Rodmell is just a beautiful village with quaint cottages and houses straight out of an episode of Midsomer Murders. I had been to Monk's House before and a review can be found of the place can e found here. I went back again because I wanted to sense the last walk Virginia would have made to her death at around noon on the 28th March, 1941. There is a lonely pathway at the side of Monks House that ends with the old church on one side and the village school on the other (of which I remember reading that Leonard was involved as a governor or something after his wife had died). The church also backs on to the garden of Monk's House and is by the cabin Virginia wrote in (which is preserved). Now this is the place, the landscape, Virginia walked towards her final destination in a state of mind I know not what, and beyond the church (pictured) there is nothing, a kind of big expanse of nothingness. By that I mean it is open countryside, openfields with clusters of woodland through which the River Ouse runs on its way to the sea. She had known the land well for she had walked across in many a time when she walked to her sister's home at Charleston. From Monk's House it is quite a walk to the river, a mile or two, and standing by the church I tried to envisage the forlorn ghost of Virginia in coat and hat, stopping briefly now and again stooped over her walking stick and looking back at the church spire, then walking on, further and further away down the country path until she could be seen no more, walking from the present into history.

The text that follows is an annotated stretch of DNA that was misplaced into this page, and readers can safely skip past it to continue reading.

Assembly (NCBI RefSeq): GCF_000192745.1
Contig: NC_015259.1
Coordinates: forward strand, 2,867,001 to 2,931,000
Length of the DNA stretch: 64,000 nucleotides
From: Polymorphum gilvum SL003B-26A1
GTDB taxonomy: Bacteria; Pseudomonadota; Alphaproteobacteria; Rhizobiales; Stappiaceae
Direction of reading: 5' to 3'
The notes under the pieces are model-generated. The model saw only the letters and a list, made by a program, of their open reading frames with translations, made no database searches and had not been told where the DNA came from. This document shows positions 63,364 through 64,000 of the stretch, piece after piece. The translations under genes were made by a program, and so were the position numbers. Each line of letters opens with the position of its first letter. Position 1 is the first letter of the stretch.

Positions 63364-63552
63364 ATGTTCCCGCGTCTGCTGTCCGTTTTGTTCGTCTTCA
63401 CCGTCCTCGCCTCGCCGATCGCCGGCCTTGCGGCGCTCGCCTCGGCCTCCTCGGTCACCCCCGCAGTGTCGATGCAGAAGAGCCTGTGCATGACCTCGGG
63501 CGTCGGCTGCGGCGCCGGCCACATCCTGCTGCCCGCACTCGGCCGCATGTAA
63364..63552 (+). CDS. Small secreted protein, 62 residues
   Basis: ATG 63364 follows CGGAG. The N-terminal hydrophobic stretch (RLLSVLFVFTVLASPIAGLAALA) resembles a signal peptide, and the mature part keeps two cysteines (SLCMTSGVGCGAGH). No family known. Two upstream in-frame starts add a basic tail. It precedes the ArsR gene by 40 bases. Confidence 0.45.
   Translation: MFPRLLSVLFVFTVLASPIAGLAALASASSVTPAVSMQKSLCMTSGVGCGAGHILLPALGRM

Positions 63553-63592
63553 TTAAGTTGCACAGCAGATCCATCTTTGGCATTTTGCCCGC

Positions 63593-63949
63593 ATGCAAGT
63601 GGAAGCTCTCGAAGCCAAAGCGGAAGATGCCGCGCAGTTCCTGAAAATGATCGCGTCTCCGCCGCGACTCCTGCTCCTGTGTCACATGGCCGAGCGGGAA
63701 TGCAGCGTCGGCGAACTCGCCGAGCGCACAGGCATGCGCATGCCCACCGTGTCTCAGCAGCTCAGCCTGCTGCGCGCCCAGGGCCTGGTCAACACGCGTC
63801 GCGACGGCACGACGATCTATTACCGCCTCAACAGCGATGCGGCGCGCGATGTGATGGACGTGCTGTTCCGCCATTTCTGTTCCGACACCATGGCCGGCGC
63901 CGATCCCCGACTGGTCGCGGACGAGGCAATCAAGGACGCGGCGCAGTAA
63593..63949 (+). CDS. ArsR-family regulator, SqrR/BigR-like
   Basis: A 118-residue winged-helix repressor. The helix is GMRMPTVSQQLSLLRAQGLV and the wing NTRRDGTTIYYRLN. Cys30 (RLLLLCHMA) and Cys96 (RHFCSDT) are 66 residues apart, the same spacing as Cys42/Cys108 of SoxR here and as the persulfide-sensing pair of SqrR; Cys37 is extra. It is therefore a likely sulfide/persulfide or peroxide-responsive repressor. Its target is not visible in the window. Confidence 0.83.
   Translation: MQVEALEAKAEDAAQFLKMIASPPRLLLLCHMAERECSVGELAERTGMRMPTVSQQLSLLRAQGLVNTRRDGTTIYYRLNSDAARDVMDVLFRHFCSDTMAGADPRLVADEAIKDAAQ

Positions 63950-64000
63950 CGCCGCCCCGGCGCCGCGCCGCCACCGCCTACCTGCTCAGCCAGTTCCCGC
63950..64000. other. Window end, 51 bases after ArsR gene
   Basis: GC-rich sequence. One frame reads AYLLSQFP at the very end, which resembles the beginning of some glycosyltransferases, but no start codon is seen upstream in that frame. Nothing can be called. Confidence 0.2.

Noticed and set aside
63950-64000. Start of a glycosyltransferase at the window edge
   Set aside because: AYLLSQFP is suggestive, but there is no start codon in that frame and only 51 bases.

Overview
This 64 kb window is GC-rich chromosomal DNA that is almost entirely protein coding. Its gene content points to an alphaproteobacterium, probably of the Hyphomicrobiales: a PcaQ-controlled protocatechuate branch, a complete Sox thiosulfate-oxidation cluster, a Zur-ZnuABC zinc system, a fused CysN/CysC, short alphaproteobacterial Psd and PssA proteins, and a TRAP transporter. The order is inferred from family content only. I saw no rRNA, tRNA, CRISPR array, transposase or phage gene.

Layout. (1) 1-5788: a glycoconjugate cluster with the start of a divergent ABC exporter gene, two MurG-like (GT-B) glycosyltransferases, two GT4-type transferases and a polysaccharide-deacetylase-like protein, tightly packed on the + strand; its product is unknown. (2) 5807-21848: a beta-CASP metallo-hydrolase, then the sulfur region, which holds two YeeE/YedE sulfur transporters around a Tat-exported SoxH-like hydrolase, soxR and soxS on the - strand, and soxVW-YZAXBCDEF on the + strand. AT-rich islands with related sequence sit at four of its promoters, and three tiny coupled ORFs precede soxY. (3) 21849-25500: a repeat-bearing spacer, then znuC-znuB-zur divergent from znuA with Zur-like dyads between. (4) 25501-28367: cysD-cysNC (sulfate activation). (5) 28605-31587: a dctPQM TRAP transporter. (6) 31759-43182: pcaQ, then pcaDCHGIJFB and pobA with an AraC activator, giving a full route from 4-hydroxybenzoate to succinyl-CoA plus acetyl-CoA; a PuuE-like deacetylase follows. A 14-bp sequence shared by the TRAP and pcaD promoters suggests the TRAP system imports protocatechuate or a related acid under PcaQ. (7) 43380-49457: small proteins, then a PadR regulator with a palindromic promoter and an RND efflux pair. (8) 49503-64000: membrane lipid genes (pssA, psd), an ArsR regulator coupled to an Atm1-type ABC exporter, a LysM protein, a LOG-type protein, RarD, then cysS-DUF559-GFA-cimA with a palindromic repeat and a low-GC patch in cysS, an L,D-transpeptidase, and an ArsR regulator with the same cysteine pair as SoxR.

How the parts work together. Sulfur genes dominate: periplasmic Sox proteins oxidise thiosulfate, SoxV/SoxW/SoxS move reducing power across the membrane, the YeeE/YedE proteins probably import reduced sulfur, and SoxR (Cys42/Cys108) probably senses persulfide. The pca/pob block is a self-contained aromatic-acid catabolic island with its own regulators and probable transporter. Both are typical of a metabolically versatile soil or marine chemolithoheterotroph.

Standing at the church wall some 70 years later and looking at this enormous expanse of countryside to the Ouse I knew little would have changed from that fateful walk. What I saw is what Virginia would have seen. It filled me with melancholy for then I felt the obvious maxim that all things must past and all things go on and that I too like everyone would be making that walk from the present into history. And I felt it acutely for I realised with certainty that all Virginia achieved in her life was way way beyond me.

        Sobering.